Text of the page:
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Antonio VIVALDI (1678-1741)
The Four Seasons, op. 8 nos. 1-4 (1725)
Dresdner Residenz Orchester/Igor Malinovsky (violin)
rec. 2017, Bethanienkirche, Leipzig
GENUIN GEN18553 [39:12] 

Given that there are so many recordings of The Four Seasons, you look for something distinctive, which is sometimes the other concertos on a CD. Not this one, which stingily has no coupling, but is distinctive in a way you don’t realize from any advertising until you look at the personnel in the CD booklet and discover that for this recording the Dresdner Residenz Orchester – hereafter the DRO - numbers just eight players including the soloist/director. I know of only one other recording like this on modern instruments, that made in 2004 by Janine Jansen and friends (Decca 4756293) which I shall use for comparison. This isn’t a reduced orchestral version. Vivaldi straightforwardly scores the concertos for soloist, first violin, second violin, viola and basso continuo: the number of accompanying instruments used is up to the performers. The interpretation of basso continuo varies. On this Malinovsky CD it’s two cellos, double bass and harpsichord. On Jansen’s CD, also with eight players, it’s cello, double bass, theorbo, chamber organ or harpsichord.

Commentary on the effectiveness of performances must take account of the work’s programme, closely related to the score in early sources. The first concerto’s opening tutti introduces a merry Spring, perky, bright yet with clean dynamic contrasts from the DRO, from which come forward three soloists, three violin birds distinctively piping with more than a hint of competitiveness between them. Now a strings’ ensemble stream bubbles along contentedly but then thunder arrives, not very strikingly with these small forces, yet enough to make the chief bird Malinovsky quite panicky. The pace has been sprightly so far but the following tutti is slower - not marked by Vivaldi - making the three birds’ returning song rather crestfallen. The opening tutti returns but now seems less happy. Jansen’s tutti opening has less dynamic contrast but more spring and swing to it. Her three birds are gentler, very friendly and deliver their songs in an intimate, caressing manner. Her stream flows balmily. Her storm is a little rougher, but hardly scary, though her chief bird is alarmed. There’s no halting of tempo, so while the birds seem chastened and damp, their spirits are quickly recovered.

The slow movement is time for a soulful Vivaldi melody. This one is just the goatherd dreaming, but about what? From Malinovsky, it seems to be some unattained longing of a tense gravitas that transcends the continually barking dog from the viola and rustling foliage of the two accompanying violins. Jansen’s dreams are gentler, more reflective, less declamatory yet with more sensitive added ornamentation in the repeat than Malinovsky’s.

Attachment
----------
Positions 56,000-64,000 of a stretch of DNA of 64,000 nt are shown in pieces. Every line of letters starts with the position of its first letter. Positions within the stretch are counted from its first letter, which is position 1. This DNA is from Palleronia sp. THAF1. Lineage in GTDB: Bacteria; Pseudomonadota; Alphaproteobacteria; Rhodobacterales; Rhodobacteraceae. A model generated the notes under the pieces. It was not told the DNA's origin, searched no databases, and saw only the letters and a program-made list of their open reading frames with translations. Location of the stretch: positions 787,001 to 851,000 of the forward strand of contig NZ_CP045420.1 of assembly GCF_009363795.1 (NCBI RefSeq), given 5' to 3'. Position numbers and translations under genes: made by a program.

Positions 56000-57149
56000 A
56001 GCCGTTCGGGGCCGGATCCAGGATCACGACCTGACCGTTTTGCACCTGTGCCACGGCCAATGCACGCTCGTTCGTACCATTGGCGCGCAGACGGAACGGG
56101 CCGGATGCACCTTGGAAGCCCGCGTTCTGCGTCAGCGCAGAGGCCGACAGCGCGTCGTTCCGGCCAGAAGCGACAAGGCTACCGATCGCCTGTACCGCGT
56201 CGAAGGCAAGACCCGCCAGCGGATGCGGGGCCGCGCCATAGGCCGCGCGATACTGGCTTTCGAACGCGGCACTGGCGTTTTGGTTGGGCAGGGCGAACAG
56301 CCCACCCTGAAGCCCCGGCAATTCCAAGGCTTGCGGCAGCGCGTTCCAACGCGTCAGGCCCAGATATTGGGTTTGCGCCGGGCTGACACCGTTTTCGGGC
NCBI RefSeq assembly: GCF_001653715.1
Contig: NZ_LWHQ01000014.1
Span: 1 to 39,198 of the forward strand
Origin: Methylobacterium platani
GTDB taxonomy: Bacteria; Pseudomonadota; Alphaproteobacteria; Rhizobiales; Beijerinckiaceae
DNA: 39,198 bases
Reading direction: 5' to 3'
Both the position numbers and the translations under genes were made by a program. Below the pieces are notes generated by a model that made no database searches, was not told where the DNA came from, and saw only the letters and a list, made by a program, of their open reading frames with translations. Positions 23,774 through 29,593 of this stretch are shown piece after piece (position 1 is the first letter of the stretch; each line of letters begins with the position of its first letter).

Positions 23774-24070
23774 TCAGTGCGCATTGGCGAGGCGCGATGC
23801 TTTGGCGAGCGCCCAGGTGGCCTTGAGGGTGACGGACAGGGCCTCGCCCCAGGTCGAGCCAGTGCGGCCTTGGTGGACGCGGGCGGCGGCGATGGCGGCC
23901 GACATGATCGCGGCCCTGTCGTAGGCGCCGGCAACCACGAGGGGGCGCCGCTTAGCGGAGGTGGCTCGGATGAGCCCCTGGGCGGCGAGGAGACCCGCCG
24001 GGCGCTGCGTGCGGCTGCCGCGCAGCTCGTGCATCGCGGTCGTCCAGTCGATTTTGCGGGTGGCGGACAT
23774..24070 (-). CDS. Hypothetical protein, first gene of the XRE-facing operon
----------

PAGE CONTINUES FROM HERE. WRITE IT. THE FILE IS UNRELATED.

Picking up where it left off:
The finale is a Country Dance to celebrate Spring. For Malinovsky, this is the most serene time, stylish and curvaceous, notwithstanding the drone in the viola and bass, a clear harpsichord adding to the luxuriance. With a coy, beguiling drag at times in his chief dancer’s solo, Malinovsky brings a hint of seduction. There’s also this, more toying still, in Jansen’s chief dancer. Her band’s drone is even more understated, the dance rhythms somewhat heartier, yet her violins have more sheen. An idealized scene from both CDs.

The second concerto, Summer, isn’t idealized: everyone’s hot and flaked out. Malinovsky brings something of a mournful quality to this. Now there are more specific bird impersonations from just his violin to buck things up: an energized cuckoo, cajoling turtle-dove and dazzling goldfinch. It’s all vivid and then a gentle Zephyr briefly charms before the biting Boreas. The precision of the small ensemble is exhilarating, but you don’t feel that you’re in danger of being knocked over. The movement ends with Malinovsky the village boy crying rather indulgently in fear of the coming storm. Timing the movement at 5:22 to Malinovsky’s 4:59, Jansen pays more attention to the latter aspect of Vivaldi’s marking Allegro mŕ non molto. This makes for an opening of more slinking lethargy, while still longing for repose. Jansen’s cuckoo is happier, merrier, less tense than Malinovsky’s, her turtle-dove and goldfinch equally distinctive, her Zephyr bright, her Boreas lively, more so the Malinovsky’s. Jansen’s drawling village boy is for me overindulgent, but the return to the Boreas music in the coda is exciting.

The weather gets no better in the slow movement which has from Malinovsky a cantilena longing for peace, beautifully done, adumbrating the softness of repose sought, but not found because the accompanying violins are flies and wasps and all the accompanying instruments interject with rumbles of thunder. The finale is then the hell of violent summer weather unleashed - or it should be. From the DRO’s excellent ensemble it’s crisp and lively but not exactly violent, though the soloist’s reaction has more frenzy about it. Jansen’s slow movement also finds her expressive in the cantilena though for me she overdoes the ornamentation a touch in the phrase repeats. Her accompanists’ thunder is louder and more ominous. But it’s her finale that’s more of a revelation: sonorous and scary; even the light descents have a sabre flashing quality, yet when there’s a lull the intensity is still maintained, that sense of power held in reserve is chillingly threatening. Why is it twice as exciting as the DRO? The adage comes to mind that it’s not the size of the dog in the fight but the size of the fight in the dog. Jansen’s solos are also demonic to match.